6 Tips for Turning Your Hobby into a Money-Making Business

Have you been thinking about turning your hobby into a lucrative business? Here are six tips to help you earn money doing what you love.

Perform a Market Analysis

A successful business needs more than your closest family and friends to keep it afloat. By examining the local market you can determine whether or not your business can build the long-term customer support needed to keep it profitable. Check out the local competition. Do you have something unique and marketable to offer customers? If not, keep brainstorming. You’re not quite there yet.

Set Your Price

When turning a hobby into a business, pricing can be tricky. Many hopeful entrepreneurs discover their hobby is so time-intensive that it doesn’t even make for a lucrative side businesses, let alone a full-fledged startup. You have to charge enough for your product or service to make a reasonable profit after expenses without pricing yourself out of the market.

Here’s what I mean: not long ago a knitter friend of mine did the math. By the time she calculated the cost of goods and determined her hourly rate, she decided she’d have to charge a couple hundred dollars for a simple sweater — even if she only paid herself minimum wage. She knew the market couldn’t support her business, so she decided to only knit gifts for family and friends.

Try a Test Run

Many businesses built on personal hobbies can operate on a part-time basis to start. If you like freelance writing or catering or photography, for instance, you can start small, working weekends or just a few days a week to test the waters. If you’re able to build a solid client base and find yourself with more money-making opportunities than you have time, that’s a good sign your business will make it on a full-time basis.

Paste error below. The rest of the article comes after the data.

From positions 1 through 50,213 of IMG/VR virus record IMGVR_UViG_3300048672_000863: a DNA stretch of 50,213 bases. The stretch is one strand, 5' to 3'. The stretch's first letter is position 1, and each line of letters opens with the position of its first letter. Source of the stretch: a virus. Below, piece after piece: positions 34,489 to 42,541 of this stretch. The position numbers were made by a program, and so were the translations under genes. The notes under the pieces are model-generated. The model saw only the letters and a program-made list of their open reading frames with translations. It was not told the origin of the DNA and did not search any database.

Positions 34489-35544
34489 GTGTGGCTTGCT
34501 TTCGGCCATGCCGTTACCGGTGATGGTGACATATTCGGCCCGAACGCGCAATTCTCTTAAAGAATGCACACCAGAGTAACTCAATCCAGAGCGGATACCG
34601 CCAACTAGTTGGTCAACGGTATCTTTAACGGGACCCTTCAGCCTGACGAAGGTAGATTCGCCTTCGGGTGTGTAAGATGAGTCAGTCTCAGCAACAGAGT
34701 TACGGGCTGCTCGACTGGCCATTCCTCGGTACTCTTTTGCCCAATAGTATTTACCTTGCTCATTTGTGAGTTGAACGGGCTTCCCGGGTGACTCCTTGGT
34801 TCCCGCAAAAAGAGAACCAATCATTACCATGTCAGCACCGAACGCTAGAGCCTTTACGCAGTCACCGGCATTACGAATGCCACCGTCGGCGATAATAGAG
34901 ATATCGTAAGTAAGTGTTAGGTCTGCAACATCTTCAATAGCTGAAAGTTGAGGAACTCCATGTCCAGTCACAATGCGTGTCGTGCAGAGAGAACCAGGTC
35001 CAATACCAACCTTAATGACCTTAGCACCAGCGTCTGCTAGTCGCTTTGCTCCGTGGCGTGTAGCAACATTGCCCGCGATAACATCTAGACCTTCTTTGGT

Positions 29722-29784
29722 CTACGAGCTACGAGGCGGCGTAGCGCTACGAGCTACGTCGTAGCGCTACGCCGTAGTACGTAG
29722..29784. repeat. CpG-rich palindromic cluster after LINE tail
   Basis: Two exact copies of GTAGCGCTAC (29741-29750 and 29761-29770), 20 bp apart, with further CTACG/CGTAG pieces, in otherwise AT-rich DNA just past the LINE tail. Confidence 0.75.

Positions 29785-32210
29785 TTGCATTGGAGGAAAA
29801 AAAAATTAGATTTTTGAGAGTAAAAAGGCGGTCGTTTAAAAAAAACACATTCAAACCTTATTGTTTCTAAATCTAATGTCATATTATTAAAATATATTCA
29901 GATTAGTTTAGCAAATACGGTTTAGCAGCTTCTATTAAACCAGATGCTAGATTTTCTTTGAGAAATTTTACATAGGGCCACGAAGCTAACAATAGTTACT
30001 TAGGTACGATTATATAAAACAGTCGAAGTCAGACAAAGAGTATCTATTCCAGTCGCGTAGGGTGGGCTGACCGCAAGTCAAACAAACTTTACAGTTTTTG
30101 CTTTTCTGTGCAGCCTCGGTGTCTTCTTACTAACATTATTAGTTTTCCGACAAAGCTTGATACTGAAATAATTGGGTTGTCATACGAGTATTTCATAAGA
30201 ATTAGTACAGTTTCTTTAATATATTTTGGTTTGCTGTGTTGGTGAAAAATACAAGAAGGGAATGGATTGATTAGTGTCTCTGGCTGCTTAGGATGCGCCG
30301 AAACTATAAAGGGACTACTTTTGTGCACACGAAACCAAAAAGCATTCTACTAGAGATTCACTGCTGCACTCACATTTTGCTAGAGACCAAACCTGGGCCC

Stop Calling It a Hobby

If you’re serious about turning a hobby into a real business, now is the time to start treating it like one. Dedicate regular hours to your business. Track your expenses and revenue. And separate your professional and personal finances. Talk to a financial or legal professional about the type of business structure that’s best for you and file the necessary paperwork.

Choose Your Business Name

From a marketing standpoint, choosing the right name for your business is absolutely essential. The best business name will be memorable and explain what it is you do.

Launch a Website

It used to be that all you needed to start a business was a storefront sign and a listing in the phonebook. Today, a web presence is an absolute must. Not only does it help you find potential customers, but a business website builds your credibility when you have a home on the web. Your website should — at the very minimum — have your business name in the URL, describe your business, list your hours of operation, and provide contact information for reaching you by phone and email. If you have a brick-and-mortar store, your website should also provide your physical address.

Have you recently turned a hobby or talent into a business? What tips would you add to this list?

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Emily Suess
Emily Suess is a full-time technical marketing writer in the software industry and a part-time freelance copywriter. To learn more about marketing your small business online, check out her copywriting blog, Say It With Me.

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